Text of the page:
Postscript on the role of metaphysics
Interesting discussion so far. I wanted to add a few notes to further refine my thoughts about this issue. To begin with, I am leaning toward the conclusion that there is no such thing as metaphysical necessity. That’s in part because one cannot find metaphysical laws, and in part because I doubt there is such a thing as necessity, period. Nothing is physically or logically necessary - only possible or impossible.
True, once we establish certain constraints - for instance the laws of physics in our universe - then certain things necessarily happen. (Indeed, if you are a determinist, everything necessarily happens.) But there doesn’t seem to be a reason to think that the laws of physics themselves are necessary (multiverse and all that), so…
The same goes with logical necessity: once we pick certain axioms or premises, a number of things necessarily follow. But we could have picked different axioms or premises, so that those very same things wouldn’t follow at all.
Where, then, does that leave metaphysics? I still think it has a role to play, in the same sense that philosophy in general has a role to play. I have come to see philosophy as a type of critical inquiry that bridges logic (broadly construed) and science (and other sources of empirical knowledge), in the sense that it applies rigorous reasoning to whatever the issue at hand may be (e.g., ethics) while taking into account empirical input. This is nothing new: it is a restatement of Kan’t compromise between rationalism (the idea that one can derive a priori truths about the world) and empiricism (the idea that all truths derive from sense experience).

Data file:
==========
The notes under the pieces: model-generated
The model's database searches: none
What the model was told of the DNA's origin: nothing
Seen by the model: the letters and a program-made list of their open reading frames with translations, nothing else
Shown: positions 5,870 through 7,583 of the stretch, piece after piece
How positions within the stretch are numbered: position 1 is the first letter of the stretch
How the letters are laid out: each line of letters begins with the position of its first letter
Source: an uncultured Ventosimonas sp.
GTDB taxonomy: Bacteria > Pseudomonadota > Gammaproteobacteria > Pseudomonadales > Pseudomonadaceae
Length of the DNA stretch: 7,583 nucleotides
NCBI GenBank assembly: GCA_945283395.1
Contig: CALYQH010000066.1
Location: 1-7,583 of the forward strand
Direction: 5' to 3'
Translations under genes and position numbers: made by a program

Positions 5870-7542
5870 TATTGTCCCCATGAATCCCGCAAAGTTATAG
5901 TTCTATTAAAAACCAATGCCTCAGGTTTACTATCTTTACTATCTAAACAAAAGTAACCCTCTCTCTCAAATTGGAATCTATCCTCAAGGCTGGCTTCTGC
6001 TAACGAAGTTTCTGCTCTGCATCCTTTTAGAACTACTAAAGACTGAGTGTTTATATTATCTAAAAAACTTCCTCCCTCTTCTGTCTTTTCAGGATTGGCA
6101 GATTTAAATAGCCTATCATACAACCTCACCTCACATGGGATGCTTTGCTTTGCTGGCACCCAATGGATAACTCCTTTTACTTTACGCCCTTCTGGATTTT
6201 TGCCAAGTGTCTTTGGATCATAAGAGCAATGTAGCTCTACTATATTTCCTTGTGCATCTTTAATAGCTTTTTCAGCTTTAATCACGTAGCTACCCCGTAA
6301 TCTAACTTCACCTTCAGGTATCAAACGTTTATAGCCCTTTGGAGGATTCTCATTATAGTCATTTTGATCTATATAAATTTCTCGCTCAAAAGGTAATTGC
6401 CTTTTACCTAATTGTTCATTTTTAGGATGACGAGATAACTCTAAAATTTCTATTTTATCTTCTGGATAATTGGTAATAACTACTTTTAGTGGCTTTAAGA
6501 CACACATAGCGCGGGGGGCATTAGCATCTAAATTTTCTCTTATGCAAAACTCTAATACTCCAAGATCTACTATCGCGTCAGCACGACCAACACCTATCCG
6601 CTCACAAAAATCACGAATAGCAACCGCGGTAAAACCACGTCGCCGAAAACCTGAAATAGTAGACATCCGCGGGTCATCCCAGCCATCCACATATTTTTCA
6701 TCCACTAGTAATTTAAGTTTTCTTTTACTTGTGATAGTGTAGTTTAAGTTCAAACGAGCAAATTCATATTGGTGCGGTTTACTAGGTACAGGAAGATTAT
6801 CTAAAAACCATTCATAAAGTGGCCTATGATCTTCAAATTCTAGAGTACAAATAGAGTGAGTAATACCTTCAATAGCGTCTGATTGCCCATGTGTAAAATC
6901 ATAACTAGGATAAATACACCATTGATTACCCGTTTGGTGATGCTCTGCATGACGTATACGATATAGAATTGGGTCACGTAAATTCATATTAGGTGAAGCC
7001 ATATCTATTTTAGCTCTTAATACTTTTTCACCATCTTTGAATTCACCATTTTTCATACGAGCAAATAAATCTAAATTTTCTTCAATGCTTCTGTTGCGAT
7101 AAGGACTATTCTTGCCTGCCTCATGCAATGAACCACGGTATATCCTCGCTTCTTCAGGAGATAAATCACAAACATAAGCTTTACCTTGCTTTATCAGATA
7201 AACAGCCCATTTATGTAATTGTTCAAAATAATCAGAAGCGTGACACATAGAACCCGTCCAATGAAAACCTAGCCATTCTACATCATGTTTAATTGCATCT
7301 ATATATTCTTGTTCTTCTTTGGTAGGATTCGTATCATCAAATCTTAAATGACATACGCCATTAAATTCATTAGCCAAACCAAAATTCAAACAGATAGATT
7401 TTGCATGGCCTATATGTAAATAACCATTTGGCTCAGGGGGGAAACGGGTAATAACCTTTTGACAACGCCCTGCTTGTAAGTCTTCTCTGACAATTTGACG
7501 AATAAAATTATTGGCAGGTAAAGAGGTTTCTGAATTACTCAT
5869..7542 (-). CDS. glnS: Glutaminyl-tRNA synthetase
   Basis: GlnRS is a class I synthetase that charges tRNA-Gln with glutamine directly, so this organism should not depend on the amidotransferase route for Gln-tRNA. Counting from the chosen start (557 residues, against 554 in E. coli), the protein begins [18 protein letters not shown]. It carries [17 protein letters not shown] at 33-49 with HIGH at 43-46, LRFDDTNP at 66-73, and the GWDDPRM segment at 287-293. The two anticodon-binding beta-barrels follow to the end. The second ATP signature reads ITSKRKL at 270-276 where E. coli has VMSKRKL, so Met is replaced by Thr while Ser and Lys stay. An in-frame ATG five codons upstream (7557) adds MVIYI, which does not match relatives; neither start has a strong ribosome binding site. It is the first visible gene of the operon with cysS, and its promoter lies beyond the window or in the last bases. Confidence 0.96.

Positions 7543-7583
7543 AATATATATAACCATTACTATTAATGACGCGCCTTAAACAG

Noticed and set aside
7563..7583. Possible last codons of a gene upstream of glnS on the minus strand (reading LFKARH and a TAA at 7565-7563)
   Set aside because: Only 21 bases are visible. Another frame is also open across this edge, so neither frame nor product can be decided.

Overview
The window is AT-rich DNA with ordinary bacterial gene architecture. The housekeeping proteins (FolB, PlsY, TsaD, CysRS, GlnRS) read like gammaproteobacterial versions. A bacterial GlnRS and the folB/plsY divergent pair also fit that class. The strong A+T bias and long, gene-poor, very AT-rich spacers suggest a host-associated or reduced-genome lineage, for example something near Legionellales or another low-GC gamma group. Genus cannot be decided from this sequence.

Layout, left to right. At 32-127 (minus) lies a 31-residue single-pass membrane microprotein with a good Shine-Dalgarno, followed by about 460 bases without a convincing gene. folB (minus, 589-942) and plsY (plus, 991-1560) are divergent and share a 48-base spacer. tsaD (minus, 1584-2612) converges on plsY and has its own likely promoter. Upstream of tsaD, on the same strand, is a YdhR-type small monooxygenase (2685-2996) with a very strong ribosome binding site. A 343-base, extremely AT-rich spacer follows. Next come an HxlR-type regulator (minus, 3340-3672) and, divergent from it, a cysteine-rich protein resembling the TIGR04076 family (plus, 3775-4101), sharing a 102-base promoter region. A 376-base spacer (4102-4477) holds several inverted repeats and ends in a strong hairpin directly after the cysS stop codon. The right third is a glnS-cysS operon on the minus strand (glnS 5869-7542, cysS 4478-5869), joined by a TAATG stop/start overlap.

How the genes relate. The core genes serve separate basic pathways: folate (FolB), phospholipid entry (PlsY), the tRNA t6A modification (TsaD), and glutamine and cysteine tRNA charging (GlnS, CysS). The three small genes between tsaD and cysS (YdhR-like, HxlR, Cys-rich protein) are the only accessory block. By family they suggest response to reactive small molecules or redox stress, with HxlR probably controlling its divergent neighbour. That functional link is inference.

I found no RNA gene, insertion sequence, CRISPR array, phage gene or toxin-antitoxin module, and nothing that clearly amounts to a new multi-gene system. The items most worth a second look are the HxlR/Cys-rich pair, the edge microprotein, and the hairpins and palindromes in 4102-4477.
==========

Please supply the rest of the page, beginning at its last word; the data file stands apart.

Similarly for metaphysics: I see it as a bridge between the Scylla of logic and the Charybdis of physics: the role of metaphysics is to make reasoned sense of what the natural sciences tell us about the world (in this I’m with people like Ladyman and Ross), as well as to elucidate how that knowledge fits with our understanding of abstract objects, such as mathematical and logical relations. But there are no laws of metaphysics, just like there are no laws of philosophy, so this endeavor is one of critically making sense of things, not of discovering or dictating how things are.
At least (again), this is what I think this week...
 Non-locality does not apply to macroscopic objects of the size of a human being, for reasons that not even quantum physicists are particularly sure of.